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The screenshot below shows the change in cache related state of my zope instance over time (3 months so far).

We've increased the cache size several times over the period from 3000 all the way up to 6000000. With the exception of one recent blip, we have hit a ceiling of 30 Million (not sure what parameter that is) (see the 'by year' graph). This happened at a cache size of about 1000000, after which, changes to the cache size seemed to have no effect on the cached objects or memory usage of zope.

The zope/plone process moved from using about 500 MB of memory to using 3GB (we have 8GB on this server).

What I expected was that sliding the cache size upwards would allow zope to take advantage of more of the available server memory, but it is stuck at 3GB (out of a potential 8GB on the server).

Is there another setting that might be "capping" things at 3GB?

zope object cache statistics

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Are you certain your OS doesn't limit per-process memory size? –  Martijn Pieters Apr 12 '13 at 15:19
    
That's a brilliant thought... will look into that, especially since the memory usage graph keeps capping at 3GB, pretty much plateaued. –  David Bain Apr 12 '13 at 17:36
    
If you have 8GB, why wouldn't you add more zeo clients first instead of trying to make one client take up all the memory. –  vangheem Apr 15 '13 at 8:36
    
Also, it's quite possible you simply do not have enough objects on the site to fill the entire 8GB of memory you want to consume. –  vangheem Apr 15 '13 at 8:36

3 Answers 3

At a guess, your OS is limiting per-process memory size.

In a bash shell, check ulimit -v to see if a virtual memory limit is set. See man bash for the full list of options for that command.

See Limit memory usage for a single Linux process for more information on how to use ulimit.

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ulimit -v returns 'unlimited'. Based on other research I've found that there is a hard limit on a 32 bit platform though (discussed here: linuxquestions.org/questions/linux-general-1/…) –  David Bain Apr 19 '13 at 12:46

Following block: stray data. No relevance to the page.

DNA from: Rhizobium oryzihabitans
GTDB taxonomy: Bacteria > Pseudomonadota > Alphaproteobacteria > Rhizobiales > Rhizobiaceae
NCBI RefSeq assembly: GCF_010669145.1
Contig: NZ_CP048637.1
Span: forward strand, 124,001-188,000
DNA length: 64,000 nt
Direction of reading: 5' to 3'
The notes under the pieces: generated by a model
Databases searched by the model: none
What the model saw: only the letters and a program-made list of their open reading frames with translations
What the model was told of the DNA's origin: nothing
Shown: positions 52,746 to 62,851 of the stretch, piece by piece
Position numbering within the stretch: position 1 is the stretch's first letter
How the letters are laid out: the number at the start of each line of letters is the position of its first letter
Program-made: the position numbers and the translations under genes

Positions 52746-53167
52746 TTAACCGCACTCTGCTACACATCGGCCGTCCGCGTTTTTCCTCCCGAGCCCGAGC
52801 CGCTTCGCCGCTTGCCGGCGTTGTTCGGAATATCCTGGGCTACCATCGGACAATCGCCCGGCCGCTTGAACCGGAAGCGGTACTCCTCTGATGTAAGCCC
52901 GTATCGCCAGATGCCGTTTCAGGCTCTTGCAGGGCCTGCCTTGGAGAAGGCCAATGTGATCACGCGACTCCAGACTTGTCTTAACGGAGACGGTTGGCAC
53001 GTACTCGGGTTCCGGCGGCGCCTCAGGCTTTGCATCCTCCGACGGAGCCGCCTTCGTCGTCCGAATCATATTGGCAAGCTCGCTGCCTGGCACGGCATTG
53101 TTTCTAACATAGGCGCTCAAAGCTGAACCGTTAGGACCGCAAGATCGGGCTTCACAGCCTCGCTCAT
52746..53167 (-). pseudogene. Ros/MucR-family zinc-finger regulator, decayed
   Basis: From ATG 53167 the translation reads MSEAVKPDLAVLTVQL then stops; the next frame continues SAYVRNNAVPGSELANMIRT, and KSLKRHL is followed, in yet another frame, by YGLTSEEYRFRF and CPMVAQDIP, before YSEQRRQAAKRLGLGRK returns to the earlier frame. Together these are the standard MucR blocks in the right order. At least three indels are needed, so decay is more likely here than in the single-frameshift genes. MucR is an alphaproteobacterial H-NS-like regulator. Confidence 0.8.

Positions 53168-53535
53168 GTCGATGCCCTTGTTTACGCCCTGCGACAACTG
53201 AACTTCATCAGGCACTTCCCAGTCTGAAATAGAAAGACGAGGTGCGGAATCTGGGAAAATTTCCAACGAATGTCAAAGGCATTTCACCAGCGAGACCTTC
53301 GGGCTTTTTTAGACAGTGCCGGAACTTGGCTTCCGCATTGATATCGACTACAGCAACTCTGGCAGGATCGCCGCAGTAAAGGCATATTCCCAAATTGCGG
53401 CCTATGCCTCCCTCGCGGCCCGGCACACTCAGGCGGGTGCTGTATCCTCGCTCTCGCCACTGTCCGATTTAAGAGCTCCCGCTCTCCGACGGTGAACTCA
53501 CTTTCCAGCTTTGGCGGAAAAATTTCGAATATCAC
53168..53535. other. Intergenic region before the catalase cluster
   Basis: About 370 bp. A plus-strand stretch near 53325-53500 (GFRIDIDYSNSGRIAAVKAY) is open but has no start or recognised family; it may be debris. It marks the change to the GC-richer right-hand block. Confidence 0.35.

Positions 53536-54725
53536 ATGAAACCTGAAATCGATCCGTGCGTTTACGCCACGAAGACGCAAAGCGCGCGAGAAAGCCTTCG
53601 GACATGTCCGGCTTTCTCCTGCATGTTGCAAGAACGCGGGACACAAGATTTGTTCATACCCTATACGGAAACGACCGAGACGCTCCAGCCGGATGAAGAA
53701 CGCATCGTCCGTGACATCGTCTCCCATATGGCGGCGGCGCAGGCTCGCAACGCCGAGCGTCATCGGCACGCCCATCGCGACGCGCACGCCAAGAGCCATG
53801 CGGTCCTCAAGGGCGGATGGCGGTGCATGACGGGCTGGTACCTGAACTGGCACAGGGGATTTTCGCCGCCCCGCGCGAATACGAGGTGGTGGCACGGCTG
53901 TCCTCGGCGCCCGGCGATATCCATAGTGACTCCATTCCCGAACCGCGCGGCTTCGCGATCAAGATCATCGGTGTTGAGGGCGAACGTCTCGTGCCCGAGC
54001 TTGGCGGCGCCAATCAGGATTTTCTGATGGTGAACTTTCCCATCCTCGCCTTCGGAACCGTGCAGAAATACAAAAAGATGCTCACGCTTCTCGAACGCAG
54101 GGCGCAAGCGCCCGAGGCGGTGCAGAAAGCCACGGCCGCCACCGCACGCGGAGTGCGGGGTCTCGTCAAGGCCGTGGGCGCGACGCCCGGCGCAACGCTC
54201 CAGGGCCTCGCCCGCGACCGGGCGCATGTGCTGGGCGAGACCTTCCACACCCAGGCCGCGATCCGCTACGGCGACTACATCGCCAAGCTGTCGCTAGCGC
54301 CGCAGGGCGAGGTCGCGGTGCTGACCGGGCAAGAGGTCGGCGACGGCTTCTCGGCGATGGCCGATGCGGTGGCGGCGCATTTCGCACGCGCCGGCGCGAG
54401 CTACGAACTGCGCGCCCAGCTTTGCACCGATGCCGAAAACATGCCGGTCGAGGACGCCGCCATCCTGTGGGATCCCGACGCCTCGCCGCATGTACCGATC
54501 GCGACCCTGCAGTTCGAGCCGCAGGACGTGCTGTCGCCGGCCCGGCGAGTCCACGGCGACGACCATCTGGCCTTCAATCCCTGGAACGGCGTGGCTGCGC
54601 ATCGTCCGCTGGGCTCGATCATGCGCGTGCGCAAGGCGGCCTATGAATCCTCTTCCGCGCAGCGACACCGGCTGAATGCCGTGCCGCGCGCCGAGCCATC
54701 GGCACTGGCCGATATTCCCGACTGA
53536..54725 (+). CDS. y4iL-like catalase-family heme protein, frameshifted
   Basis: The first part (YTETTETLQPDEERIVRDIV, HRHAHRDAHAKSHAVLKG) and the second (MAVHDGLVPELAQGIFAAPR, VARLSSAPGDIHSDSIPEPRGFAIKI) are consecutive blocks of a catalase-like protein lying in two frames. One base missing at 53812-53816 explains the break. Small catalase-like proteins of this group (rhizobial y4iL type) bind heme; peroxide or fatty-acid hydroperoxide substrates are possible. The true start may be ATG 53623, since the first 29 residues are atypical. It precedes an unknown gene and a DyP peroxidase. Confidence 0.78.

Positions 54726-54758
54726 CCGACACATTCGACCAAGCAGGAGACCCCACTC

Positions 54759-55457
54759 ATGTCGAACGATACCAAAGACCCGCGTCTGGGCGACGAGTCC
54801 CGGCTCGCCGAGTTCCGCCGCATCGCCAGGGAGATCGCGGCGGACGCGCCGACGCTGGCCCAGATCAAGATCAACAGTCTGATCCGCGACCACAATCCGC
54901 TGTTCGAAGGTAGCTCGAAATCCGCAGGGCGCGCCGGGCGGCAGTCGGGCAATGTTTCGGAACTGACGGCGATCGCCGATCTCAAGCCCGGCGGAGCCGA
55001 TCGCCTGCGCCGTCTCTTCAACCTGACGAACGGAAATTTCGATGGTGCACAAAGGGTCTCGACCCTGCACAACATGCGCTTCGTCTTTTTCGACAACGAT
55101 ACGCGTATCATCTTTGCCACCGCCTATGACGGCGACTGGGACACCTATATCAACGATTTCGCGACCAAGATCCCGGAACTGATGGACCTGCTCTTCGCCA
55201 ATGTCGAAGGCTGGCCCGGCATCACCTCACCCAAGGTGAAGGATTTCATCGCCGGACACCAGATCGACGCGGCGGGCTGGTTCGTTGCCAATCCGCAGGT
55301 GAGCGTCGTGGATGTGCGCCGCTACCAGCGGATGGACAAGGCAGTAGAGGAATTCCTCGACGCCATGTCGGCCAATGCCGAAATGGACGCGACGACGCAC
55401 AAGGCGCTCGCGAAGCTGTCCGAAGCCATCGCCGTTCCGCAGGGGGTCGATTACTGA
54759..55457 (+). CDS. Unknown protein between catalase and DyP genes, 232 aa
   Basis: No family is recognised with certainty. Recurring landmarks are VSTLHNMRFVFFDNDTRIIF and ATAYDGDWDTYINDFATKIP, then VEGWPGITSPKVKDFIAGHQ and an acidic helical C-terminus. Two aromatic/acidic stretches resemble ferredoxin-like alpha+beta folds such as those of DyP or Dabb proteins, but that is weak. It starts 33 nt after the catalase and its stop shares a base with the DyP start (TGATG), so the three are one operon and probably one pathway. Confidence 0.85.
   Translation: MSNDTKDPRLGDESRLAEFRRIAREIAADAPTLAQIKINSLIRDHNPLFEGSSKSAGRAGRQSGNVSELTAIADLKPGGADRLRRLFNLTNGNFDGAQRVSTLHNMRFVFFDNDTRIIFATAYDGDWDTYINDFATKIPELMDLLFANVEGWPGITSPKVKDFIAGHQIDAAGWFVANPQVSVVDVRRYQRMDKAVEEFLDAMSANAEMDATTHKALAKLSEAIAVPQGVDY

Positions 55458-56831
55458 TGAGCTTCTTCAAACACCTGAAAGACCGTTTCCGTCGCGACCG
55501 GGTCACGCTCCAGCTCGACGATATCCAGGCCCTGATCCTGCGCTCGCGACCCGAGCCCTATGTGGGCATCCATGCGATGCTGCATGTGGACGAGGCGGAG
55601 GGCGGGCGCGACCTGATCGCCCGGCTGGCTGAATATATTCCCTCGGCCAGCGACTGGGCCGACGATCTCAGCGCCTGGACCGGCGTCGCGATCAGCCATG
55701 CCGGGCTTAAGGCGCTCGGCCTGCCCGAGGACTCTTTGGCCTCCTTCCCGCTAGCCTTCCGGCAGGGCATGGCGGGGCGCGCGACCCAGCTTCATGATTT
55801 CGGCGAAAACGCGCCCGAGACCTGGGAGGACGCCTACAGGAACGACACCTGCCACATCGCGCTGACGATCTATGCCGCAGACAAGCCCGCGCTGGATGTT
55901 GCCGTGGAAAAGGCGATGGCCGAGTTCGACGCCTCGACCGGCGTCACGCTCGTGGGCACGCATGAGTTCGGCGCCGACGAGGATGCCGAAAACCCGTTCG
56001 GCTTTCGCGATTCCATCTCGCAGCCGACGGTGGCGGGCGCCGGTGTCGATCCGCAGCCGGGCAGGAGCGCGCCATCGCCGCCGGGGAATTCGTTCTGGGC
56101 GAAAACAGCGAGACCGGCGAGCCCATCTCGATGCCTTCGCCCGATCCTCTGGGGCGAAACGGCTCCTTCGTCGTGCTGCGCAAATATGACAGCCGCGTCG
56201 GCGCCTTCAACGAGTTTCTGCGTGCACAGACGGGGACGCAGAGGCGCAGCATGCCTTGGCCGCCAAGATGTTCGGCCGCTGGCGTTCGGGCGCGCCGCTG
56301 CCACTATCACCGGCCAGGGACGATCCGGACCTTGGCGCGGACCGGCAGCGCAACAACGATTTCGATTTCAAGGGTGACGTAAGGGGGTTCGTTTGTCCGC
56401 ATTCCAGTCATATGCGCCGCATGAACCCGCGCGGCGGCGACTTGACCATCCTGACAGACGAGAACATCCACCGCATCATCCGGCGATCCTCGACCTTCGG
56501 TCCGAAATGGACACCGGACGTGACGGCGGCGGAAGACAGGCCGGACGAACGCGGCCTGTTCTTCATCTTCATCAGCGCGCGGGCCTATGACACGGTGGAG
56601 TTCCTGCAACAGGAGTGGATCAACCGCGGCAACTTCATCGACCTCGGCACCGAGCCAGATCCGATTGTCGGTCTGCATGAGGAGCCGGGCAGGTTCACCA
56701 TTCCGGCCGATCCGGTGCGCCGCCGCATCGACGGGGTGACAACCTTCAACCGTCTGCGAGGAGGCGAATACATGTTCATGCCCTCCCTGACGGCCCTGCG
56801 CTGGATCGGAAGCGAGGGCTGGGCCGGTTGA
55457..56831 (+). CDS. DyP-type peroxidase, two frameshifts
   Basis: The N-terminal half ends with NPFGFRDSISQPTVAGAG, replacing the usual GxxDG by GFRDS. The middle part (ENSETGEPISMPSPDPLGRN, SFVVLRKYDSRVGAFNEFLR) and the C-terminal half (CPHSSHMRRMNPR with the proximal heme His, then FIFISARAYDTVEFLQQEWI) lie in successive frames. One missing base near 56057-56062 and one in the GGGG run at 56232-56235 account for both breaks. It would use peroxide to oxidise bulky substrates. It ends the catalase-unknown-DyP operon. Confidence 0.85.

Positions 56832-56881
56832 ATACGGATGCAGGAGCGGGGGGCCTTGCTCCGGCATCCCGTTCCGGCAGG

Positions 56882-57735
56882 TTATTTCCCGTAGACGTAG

I don't know what's going on with the memory of your server but you are doing this the wrong way: you simply can't have 6 million objects on memory, that's impossible: on a typical installation in Plone 4.x you should need somewhere in between 50 GB and 150 GB of memory for that.

to solve this we need more information: which Plone version are you using? how many objects do you have in your database? how many threads? what's the architecture of your server, 32 or 64-bit?

second, be sure to install the latest version of the munin.zope plugin to collect reliable information about your server (hat tip to Leo Rochael).

third, read this thread on the core developers list to understand how to calculate a more realistic number for your cache size (hat tip to Hanno Schlichting).

fourth, move the number up slowly and take time to monitor the results; check for total number of objects in memory and avoid memory swaps at any cost. You can stop increasing cache size if you see the number of objects is below your goal value. remember: you're never gonna have all the objects in memory, that's quite difficult because people tend to visit mostly only a subset of your content.

fifth, if you are in Plone 4.x test DateTime 3.0.3 (on a staging server before put it in production) this could decrease further your memory consumption by up to 40% (somebody told me it now works also in Plone 3.x, but I haven't check it my self).

sixth, share your result on the Plone setup list!

good night and good luck!

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This is Plone 2.5.5 on a 32 bit platform, so pretty old. –  David Bain Apr 17 '13 at 11:38
    
then, it is worst than that; reduce the number of objects. –  hvelarde Apr 18 '13 at 15:24
    
And what if I switched to a 64 bit platform? Would that help at all. –  David Bain Apr 25 '13 at 2:20
    
see opensourcehacker.com/2010/08/03/… –  hvelarde Apr 27 '13 at 20:13

A 32-bit platform -- don't know if this is limited to Intel -- is limited to 3GB per process. That is because it can only address up to 4GB per process, and the bottom 1GB is used by the kernel. Of course PAE allows you to access up to 64GB, but there are certain per process limitations which you are running into here. You really cannot run a high-traffic plone site on a 32-bit platform anymore. Quite often the simplest solution is to upgrade your OS to the 64-bit version, because unless you have seriously ancient hardware, it should already be capable of running x86-64.

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